Ronald W. Bailey is a 1965 graduate of Evans County History School in Claxton, GA, and a 1969 Phi Beta Kappa graduate with a BA in Liberal Arts (Cross-Cultural Studies) from Michigan State University’s Justin Morrill College. His undergraduate major included fluency in Russian, and a study/travel program and certificate from Moscow State University. He holds an MA in Political Science from Stanford and a Ph.D. in Black Studies from Stanford, the first such degree awarded in the United States in 1980. He has taught at Fisk University, Cornell, Northwestern, the University of Mississippi, and Northeastern University, where he chaired the Department of African-American Studies for eight years. He also served as Vice President for Academic Affairs at South Carolina State University and Knoxville College, and as a senior scientist with the Education Development Center, Inc. He is Distinguished Senior Lecturer in Africana Studies and History at Savannah State University and served as Interim Chair of the Department of Political Science and Public Affairs in 2010-2011.
Bailey’s books include Introduction to Afro-American Studies: A Peoples College Primer (with Abdul Alkalimat), Remembering Medgar Evers . . . For a New Generation, Let Us March On: Civil Rights Photographs of Ernest Withers, Jr., and Black Business Enterprise: Historical and Contemporary Perspectives. His articles have appeared in such journals as Journal of Social Issues, Journal of Negro Education, Agricultural History, Review of Black Political Economy, Black Scholar, Souls: Critical Journal of Black Politics, Culture, and Society, the Journal of African American History. His book, Lower Roxbury: A Community of Treasures in the City of Boston was awarded a citation by the American Association of State and Local History.
NSF and NEH grants supported the development of two website projects he initiated: www.dignubia.org and www.nubianet.org, respectively. He was also a co-founder of ACT-Roxbury (Art, Culture, and Trade—Roxbury), an organization that now operates the Roxbury Center for the Arts @ Hibernia Hall, and has consulted on many museum, school curriculum, and technology projects.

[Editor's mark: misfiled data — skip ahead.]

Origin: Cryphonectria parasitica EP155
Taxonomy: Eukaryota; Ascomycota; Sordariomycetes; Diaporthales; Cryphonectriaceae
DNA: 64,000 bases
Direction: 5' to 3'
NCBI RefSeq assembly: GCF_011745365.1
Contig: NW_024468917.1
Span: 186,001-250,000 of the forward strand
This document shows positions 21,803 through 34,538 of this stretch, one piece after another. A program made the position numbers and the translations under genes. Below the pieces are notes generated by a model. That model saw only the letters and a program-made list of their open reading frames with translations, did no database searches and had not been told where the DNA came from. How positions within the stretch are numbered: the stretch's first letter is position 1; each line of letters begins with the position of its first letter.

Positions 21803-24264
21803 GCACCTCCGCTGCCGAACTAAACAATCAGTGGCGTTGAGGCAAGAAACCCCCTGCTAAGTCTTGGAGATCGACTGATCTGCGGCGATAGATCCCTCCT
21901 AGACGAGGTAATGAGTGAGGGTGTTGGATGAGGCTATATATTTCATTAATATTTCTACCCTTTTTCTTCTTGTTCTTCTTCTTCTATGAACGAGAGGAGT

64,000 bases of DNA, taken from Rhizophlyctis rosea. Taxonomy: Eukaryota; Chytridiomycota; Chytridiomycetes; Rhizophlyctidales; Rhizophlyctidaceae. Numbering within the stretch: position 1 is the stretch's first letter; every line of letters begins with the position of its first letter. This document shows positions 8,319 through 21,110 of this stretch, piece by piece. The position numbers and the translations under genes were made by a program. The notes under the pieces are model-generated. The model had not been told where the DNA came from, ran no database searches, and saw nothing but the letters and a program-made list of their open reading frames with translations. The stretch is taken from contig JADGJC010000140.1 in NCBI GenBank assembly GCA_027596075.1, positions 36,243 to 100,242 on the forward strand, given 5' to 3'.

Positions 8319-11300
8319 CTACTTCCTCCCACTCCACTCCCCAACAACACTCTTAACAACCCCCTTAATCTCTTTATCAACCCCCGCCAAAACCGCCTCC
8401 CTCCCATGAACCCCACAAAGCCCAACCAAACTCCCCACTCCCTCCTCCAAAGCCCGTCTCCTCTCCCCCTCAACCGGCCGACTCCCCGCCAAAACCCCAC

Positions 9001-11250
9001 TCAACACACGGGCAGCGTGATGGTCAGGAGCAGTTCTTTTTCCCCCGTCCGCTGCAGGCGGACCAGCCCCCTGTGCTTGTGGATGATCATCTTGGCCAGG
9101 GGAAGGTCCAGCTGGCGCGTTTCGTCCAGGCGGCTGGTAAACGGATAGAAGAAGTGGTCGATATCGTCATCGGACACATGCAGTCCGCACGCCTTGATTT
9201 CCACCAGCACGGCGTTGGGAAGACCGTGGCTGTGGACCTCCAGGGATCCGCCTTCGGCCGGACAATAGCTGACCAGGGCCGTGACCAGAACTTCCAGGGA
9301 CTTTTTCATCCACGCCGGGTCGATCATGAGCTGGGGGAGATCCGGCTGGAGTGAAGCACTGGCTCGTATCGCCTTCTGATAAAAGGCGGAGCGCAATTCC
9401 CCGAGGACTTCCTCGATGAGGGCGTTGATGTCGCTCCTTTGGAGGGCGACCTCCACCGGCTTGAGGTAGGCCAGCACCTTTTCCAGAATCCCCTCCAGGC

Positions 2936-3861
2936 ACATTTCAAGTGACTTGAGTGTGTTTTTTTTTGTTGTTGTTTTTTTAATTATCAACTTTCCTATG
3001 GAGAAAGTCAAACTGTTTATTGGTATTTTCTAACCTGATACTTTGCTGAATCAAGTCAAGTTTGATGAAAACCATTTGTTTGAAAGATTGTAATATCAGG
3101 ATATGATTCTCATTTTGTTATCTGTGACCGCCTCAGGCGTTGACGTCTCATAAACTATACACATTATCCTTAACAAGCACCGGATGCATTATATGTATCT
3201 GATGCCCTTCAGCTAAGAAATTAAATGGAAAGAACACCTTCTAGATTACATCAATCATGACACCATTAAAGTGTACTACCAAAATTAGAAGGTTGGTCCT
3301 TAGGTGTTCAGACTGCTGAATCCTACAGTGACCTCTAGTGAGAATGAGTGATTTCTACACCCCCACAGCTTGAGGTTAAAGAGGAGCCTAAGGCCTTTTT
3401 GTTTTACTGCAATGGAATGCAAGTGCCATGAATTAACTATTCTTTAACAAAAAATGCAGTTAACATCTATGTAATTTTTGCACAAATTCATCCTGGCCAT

Bailey’s ongoing book project is tentatively titled “Those Valuable People, The Africans” which focuses on the slave(ry) trade, cotton, and the industrial revolution in Great Britain and the U.S. He is also the principal investigator of a projected funded by the Institute of Museum and Library Services to build capacity in six African American museums in the Savannah area. In 2010, he received the first Chairman’s Volunteer of the Year Award from Dr. J.W. Jamerson, III, board chair of the Ralph Mark Gilbert Civil Rights Museum.
He is the proud father of four children: Malika, a graduate of the University of Indiana Law School and a Chicago attorney; Robeson, a Xavier physics graduate pursuing an MBA at the Drucker School of Management (CA); Marona, a Vanderbilt Psychology and Special Education major pursuing a PhD in Psychology at the University of Michigan; and Rance, a Stanford grad who attends MIT’s graduate program in Urban Planning.
Liberal Arts, B.A., Michigan State University
Political Science, M,A,, Stanford University
Black Studies, Ph.D., Stanford University
Ronald W. Bailey (2014). Health and Wellness Advocacy as a New Public Engagement Pathway for African American Studies: Historical and Autobiographical Perspectives. Fire!!!, 3(1), 22-67. https://doi.org/10.5323/fire.3.1.0022
Bailey, R. W. (2013). American Revolutionary: The Evolution of Grace Lee Boggs—A Review. Fire!!!, 2(1), 60-85. https://doi.org/10.5323/fire.2.1.0060
Bailey, R. W. (2008). Slavery, The Slave Ship, and the Making of the Modern World. Journal of African American History, 93(4), 547-563. https://doi.org/10.1086/JAAHv93n4p547
Bailey, R. W. (2002). Review: J.E. Inikori's Africans and the Industrial Revolution in England: A Study in International Trade and Economic Development. International Journal of African Historical Studies, 35(2/3), 485-487.
Bailey, R. W. (2000). Black studies in the third millennium: Reflections on six ideas that can still (and must) change the World. Souls, 2(3), 77-90. https://doi.org/10.1080/10999940009362228